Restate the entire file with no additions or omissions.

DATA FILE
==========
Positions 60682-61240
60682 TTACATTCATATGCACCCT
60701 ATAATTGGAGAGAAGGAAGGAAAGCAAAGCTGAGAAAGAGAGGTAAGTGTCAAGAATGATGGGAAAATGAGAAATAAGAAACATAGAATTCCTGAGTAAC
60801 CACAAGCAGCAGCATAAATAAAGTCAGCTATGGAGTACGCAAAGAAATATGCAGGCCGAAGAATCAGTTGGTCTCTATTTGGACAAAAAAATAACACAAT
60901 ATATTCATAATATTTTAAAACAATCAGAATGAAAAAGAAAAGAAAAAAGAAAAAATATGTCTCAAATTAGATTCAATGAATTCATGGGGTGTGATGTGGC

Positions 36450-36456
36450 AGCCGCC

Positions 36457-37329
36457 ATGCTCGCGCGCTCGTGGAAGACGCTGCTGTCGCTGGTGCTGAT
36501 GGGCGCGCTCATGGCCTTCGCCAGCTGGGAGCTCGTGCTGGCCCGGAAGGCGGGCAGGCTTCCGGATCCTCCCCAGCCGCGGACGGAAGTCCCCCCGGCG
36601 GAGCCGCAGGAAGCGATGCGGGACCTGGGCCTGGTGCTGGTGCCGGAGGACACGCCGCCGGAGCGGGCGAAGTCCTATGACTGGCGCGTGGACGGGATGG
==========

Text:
Positions 60682-61240
60682 TTACATTCATATGCACCCT
60701 ATAATTGGAGAGAAGGAAGGAAAGCAAAGCTGAGAAAGAGAGGTAAGTGTCAAGAATGATGGGAAAATGAGAAATAAGAAACATAGAATTCCTGAGTAAC
60801 CACAAGCAGCAGCATAAATAAAGTCAGCTATGGAGTACGCAAAGAAATATGCAGGCCGAAGAATCAGTTGGTCTCTATTTGGACAAAAAAATAACACAAT
60901 ATATTCATAATATTTTAAAACAATCAGAATGAAAAAGAAAAGAAAAAAGAAAAAATATGTCTCAAATTAGATTCAATGAATTCATGGGGTGTGATGTGGC

Positions 36450-36456
36450 AGCCGCC

Positions 36457-37329
36457 ATGCTCGCGCGCTCGTGGAAGACGCTGCTGTCGCTGGTGCTGAT
36501 GGGCGCGCTCATGGCCTTCGCCAGCTGGGAGCTCGTGCTGGCCCGGAAGGCGGGCAGGCTTCCGGATCCTCCCCAGCCGCGGACGGAAGTCCCCCCGGCG
36601 GAGCCGCAGGAAGCGATGCGGGACCTGGGCCTGGTGCTGGTGCCGGAGGACACGCCGCCGGAGCGGGCGAAGTCCTATGACTGGCGCGTGGACGGGATGG